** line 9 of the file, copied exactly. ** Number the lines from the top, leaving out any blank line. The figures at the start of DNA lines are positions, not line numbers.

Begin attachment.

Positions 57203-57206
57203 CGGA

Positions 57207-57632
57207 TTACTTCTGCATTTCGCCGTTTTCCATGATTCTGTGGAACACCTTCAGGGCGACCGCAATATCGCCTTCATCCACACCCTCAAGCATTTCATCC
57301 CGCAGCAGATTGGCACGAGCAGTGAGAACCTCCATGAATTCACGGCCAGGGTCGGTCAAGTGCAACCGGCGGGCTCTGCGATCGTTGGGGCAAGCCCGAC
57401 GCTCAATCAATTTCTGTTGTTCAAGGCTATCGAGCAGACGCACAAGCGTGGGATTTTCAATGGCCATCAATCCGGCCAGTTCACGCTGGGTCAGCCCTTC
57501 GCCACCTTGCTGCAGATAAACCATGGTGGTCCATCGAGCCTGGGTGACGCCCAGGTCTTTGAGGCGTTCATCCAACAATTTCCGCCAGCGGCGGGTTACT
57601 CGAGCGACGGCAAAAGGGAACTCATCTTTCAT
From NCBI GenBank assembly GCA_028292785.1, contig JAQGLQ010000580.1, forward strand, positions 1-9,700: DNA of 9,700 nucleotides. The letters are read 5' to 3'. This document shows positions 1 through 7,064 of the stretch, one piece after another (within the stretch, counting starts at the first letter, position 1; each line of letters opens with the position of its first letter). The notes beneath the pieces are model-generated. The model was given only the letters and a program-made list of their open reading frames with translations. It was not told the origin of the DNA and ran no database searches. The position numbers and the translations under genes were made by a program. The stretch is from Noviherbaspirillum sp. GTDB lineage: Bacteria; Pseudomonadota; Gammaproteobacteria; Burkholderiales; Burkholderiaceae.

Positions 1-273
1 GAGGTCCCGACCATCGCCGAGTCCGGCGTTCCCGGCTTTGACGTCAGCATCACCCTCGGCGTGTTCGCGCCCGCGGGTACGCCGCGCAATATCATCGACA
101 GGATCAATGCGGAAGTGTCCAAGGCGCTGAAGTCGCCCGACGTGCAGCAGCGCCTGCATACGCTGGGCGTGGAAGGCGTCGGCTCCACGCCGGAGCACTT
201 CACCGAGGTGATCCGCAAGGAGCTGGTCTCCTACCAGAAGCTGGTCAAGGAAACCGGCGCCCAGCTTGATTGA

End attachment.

From NCBI GenBank assembly GCA_028292785.1, contig JAQGLQ010000580.1, forward strand, positions 1-9,700: DNA of 9,700 nucleotides. The letters are read 5' to 3'. This document shows positions 1 through 7,064 of the stretch, one piece after another (within the stretch, counting starts at the first letter, position 1; each line of letters opens with the position of its first letter). The notes beneath the pieces are model-generated. The model was given only the letters and a program-made list of their open reading frames with translations. It was not told the origin of the DNA and ran no database searches. The position numbers and the translations under genes were made by a program. The stretch is from Noviherbaspirillum sp. GTDB lineage: Bacteria; Pseudomonadota; Gammaproteobacteria; Burkholderiales; Burkholderiaceae.